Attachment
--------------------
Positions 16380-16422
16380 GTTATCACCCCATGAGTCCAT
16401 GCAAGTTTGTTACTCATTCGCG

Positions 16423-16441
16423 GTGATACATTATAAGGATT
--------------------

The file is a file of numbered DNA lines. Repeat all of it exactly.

Positions 16380-16422
16380 GTTATCACCCCATGAGTCCAT
16401 GCAAGTTTGTTACTCATTCGCG

Positions 16423-16441
16423 GTGATACATTATAAGGATT